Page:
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The IVC Filter: Longer is not Always Better

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Washington, DCIt remains a truism that for certain things in life, the longer you stick at something the better off you are, such as developing an exercise regimen or working to eradicate an unsavory habit, such as smoking. However with an IVC filter the opposite is true: longer is not always better.

Early iterations of the IVC filter were primarily designed as a permanent hedge against blood clots for those patients unable to tolerate blood thinners, or for whom anti-coagulants proved ineffective. The inferior vena cava filter is a spider-like device with struts that is placed in the inferior vena cava – the major artery that returns deoxygenated blood from the lower extremities to the heart and lungs. Blood clots often form in the legs due, in part to age and inactivity. Were blood clots to migrate up to the lungs, a dangerous and potentially fatal health event could ensue.

Anti-coagulants (blood thinners) are routinely prescribed as Americans age as a hedge against the development of blood clots. The subsequent development of the IVC filter, placed into the inferior vena cava as something akin to a catcher’s mitt, served as another spanner in a physician’s tool kit aimed at reducing the risk for blood clot migration by entrapping a clot in the spider-like appendages of the IVC filter.

Since those early days, the landscape has changed. Early filters designed to be permanent have proven problematic for some patients the longer they are left in the body. To that end, the longer an IVC filter remains in place, the more difficult the task to extract the filter due to the filter becoming more deeply embedded, with time, in tissue.

The second and most significant development has been the advent of the retrievable IVC filter, specifically designed for use as a temporary hedge against blood clot when blood clot risk is at its highest, and in patients for whom blood thinners are insufficient to stem the risk.

There have been accusations that retrievable IVC filters are less robust than their permanent counterparts, and are prone to fracture. Indeed, a plethora of IVC filter lawsuits allege failure of the IVC filter either through the fracture of struts which migrate through the bloodstream to vital internal organs, or the migration of the IVC filter itself to the heart and lungs.

It has been reported that the US Food and Drug Administration (FDA), the federal regulator responsible for the drug and medical device industry, has received over time a minimum of 900 reports of problems filed with the FDA’s Adverse Events Reporting System (AERS) – most involving device fracture, failure or migration. In response the FDA, in May of 2014, determined that the risk for adverse events associated with the inferior vena cava filter increases the longer a device is left in place. A statement indicated IVC filters should be removed as soon as the danger for blood clot has passed, with the recommended removal window described as 29, to 54 days following initial implantation.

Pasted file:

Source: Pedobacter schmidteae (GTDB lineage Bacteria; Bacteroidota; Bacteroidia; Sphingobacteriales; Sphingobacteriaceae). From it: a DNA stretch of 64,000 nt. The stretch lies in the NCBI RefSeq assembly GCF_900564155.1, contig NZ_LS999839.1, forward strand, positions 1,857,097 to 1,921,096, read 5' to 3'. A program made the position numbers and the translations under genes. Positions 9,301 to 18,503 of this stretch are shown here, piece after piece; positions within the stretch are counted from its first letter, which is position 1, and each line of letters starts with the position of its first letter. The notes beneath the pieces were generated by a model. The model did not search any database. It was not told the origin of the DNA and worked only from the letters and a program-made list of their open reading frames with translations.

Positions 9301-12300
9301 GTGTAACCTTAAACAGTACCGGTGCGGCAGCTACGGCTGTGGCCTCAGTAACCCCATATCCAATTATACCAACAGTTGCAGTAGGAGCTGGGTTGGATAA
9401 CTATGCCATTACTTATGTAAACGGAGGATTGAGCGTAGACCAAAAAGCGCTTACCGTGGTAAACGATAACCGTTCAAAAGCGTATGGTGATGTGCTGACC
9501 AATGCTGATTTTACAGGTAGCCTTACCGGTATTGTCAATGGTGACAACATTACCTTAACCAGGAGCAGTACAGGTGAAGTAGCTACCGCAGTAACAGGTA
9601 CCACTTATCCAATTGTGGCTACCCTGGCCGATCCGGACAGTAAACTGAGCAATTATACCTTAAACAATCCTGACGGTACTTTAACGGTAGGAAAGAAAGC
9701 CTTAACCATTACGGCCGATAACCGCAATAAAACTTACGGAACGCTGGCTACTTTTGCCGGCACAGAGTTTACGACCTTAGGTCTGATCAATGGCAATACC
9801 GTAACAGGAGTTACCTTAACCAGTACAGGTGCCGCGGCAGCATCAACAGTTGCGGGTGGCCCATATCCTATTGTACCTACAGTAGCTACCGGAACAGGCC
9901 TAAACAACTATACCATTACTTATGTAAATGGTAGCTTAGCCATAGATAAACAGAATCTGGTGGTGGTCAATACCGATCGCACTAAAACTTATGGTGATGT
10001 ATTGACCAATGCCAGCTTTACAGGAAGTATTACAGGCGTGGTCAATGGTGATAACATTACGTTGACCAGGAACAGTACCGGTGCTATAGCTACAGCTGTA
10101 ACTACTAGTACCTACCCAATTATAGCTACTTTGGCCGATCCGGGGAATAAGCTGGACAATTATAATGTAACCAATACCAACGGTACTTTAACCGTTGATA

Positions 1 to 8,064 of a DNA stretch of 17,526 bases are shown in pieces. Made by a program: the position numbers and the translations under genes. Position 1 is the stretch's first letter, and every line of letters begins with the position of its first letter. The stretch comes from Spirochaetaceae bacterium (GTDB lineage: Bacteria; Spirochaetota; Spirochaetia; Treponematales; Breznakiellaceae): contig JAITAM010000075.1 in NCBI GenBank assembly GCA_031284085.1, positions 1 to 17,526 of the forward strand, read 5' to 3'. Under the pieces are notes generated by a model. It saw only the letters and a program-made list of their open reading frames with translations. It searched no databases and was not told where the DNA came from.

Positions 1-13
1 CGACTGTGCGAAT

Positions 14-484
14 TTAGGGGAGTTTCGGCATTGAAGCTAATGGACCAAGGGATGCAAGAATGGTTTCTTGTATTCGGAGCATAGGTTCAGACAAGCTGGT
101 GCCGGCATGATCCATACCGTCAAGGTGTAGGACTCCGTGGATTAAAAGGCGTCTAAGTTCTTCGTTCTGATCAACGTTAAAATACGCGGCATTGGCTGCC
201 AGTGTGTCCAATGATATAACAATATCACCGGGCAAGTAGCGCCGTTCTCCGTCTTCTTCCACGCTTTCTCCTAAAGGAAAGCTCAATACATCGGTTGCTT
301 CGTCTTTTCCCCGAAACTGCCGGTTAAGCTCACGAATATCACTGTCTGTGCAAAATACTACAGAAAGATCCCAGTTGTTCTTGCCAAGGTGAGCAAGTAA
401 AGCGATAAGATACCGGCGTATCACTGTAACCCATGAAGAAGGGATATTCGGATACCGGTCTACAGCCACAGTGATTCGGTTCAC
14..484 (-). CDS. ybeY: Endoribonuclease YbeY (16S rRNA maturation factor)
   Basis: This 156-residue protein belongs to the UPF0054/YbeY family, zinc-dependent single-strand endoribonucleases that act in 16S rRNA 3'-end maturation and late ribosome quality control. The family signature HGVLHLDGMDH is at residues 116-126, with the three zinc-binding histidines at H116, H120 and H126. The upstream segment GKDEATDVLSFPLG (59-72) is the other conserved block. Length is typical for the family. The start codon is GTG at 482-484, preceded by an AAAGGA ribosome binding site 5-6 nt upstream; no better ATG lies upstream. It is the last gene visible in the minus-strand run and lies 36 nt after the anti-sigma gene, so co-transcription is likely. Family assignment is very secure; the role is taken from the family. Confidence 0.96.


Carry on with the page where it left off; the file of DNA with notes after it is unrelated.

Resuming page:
A study published the following April in JAMA appeared to verify the FDA’s concern: that IVC filters were not as effective in preventing blood clots as anti-coagulants, with IVC filter patients twice as likely to suffer blood clot migration to the lung, as those on blood thinners.

In deference to the FDA’s assertion that IVC filter complications increase the longer a retrievable filter is left in place, various reports suggest that in the majority of cases retrievable filters are not retrieved, and certainly not within the window of removal recommended by the FDA. Industry watchers and healthcare advocates cite various reasons for this, including doctors who were not aware of the importance of retrieval, or IVC filter placement conducted as an emergency while the patient was travelling, for example, without adequate follow-up once the patient returned home.

In many cases, an attempt to retrieve an IVC filter has failed due to the device becoming embedded in tissue, or having migrated so close to vital organs, retrieval is deemed too great a risk.

Various manufacturers of IVC filters have been taken to task for manufacturing, and marketing problematic devices. A study conducted by researchers at the University of Colorado in 2015 and published in the Journal of Vascular and Interventional Radiology suggested that all models of the Cook Celect made by Cook Medical demonstrated a higher risk for perforation than all other IVC filters made by competing manufacturers.

One of those competing manufacturers is C.R. Bard, makers of the Bard IVC filter. The Bard Recovery filter was introduced in 2003 but was soon shown to be failure-prone. The Bard G2 IVC filter was introduced some years later as a replacement for the Recovery filter (an IVC filter recall for the Recovery filter was never officially undertaken) boasting various enhancements and improvements with reduced tendency to fracture.

Plaintiffs tied to many an IVC filter lawsuit, however, claim the Bard G2 filter is no better than the Recovery filter it was meant to replace, with both having presented equally high rates of failure.

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